So, with the end of January fast approaching, the Cape Peninsula’s fire season is in full swing again.
I posted last year on the havoc that a small uncontained fire on some open areas near the office park wreaked on the afternoon scrummage on the N2 leaving the CBD but, us city-dwellers have it comparatively good. The rural areas have it far worse. Case in point: the Hermanus/Stanford area (just over an hour’s drive away, unless you foolishly attempt it on a Friday afternoon when everyone going away for the weekend has the same general idea) had a massive blaze over the Christmas and New Year period that took six days to contain (and did significant damage to the Hermanus Yacht Club). The photos posted on the South African Weather Observation and Disaster Service blog pretty much say it all.
Today, the mountains separating Stellenbosch from Franschhoek is Ground Zero. Megan (who I mentioned in one of my ancient posts here) took this photo earlier today from the University of Stellenbosch’s Danie Craven Stadium, and has been kind enough to let me reproduce it here. Once again, the photo tells the story.
Yup, it can (and does!) get pretty bad around here. I was given a guided tour of one of the Stellenbosch wine farms around nine months ago, and I recall our tour guide mentioning that all of the area’s wine farmers have a genuine fear of blazes such as this. Not really surprising.
The fire situation around this time of year is problematic enough that the provincial government has published a brief “what-if?” guide. Still, prevention is better than cure here: please don’t be the person who sets the next one off. If you habitually smoke and toss your cigarette butt out of your car window, I’m looking at you here…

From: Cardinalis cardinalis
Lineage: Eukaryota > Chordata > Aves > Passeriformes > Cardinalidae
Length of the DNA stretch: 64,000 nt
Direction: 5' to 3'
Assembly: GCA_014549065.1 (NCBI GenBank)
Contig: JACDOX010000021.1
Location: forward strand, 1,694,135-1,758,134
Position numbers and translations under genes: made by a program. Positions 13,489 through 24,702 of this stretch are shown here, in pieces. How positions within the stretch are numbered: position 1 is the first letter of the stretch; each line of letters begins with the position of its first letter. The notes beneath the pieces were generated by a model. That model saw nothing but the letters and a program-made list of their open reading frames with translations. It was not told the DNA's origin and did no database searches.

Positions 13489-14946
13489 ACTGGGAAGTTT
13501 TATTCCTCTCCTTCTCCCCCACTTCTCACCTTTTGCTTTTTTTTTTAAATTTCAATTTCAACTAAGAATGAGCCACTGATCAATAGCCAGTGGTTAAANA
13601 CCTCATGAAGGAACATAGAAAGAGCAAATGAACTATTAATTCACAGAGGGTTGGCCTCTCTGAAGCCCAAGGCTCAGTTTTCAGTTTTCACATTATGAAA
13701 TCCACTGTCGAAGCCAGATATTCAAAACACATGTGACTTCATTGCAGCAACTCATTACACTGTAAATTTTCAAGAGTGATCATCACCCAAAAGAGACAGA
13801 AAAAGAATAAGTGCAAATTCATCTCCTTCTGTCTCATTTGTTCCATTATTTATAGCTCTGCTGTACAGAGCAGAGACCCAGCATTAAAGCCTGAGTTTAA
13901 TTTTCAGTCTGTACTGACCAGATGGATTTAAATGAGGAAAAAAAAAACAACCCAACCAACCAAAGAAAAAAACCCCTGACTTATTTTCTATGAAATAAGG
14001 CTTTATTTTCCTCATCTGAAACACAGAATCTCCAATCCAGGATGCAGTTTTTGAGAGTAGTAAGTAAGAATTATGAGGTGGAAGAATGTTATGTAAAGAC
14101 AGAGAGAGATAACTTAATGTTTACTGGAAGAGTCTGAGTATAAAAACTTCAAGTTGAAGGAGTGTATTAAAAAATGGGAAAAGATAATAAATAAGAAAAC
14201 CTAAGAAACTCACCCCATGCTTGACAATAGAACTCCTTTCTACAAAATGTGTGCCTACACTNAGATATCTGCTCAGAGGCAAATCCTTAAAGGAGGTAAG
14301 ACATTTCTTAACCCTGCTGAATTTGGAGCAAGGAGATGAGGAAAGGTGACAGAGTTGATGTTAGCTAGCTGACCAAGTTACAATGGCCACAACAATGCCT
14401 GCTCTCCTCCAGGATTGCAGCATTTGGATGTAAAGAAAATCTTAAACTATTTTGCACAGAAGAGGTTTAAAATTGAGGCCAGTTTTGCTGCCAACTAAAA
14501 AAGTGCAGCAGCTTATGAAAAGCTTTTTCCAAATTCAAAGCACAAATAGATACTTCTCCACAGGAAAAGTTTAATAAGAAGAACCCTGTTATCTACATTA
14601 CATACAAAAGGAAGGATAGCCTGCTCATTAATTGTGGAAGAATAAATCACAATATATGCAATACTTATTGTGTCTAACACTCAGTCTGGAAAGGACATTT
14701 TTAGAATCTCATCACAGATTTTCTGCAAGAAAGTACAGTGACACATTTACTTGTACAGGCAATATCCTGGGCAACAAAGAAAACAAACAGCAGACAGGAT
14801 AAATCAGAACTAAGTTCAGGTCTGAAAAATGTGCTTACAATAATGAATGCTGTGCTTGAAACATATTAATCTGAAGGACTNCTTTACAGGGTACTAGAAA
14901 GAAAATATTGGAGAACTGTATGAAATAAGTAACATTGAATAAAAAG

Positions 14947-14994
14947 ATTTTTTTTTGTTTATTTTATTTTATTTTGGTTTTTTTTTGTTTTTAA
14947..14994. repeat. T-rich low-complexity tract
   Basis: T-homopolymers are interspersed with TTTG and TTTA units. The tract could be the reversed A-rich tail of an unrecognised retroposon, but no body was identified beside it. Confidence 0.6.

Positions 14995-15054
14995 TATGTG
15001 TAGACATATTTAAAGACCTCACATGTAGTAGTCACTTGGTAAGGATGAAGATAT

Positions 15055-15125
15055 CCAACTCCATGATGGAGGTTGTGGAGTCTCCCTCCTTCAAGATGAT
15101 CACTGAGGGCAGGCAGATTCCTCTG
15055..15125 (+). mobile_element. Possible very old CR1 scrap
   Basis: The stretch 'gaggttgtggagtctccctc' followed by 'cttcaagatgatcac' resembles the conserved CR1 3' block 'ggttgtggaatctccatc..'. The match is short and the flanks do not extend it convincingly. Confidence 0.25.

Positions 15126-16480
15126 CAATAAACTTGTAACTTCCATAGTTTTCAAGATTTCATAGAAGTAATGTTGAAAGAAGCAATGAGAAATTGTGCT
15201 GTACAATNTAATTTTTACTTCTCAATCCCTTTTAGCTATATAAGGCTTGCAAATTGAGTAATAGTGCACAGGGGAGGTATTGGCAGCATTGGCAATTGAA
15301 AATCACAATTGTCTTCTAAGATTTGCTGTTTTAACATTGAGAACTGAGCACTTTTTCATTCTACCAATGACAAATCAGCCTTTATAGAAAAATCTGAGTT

So, Development was (for the most part) working away nicely on a Friday afternoon, when we noticed a plume of smoke outside the window. Of course, the thought of a field trip was irresistible, so we all climbed the fire escape to the building roof, and noticed this:
Yes, that’s a veld fire in the District Six area. Obviously, we don’t know what caused it, but as everything in Cape Town is extremely dry after some pretty intense heat that we’ve been having lately, it probably wouldn’t take much for a cigarette end carelessly flicked out of some motorist’s window to set that off.
Of course, this being Cape Town, the wind blew the fire across the road:
Now, for those unfamiliar with the area, just behind that other building in the office park lies the N2 freeway. Hate to think what visibility is like for those motorists right now.
And then of course, the smoke plume gets blown over towards the CBD:
Two things to consider: the aforementioned visibility problem on the N2 (which you can’t even see in the above shot!), and the fact that it’s now 15:30 and people are starting to bugger off from work.
Rush hour this afternoon is going to be FUN.
(At least I leave the office at 18:00 and drive AWAY from the fire…)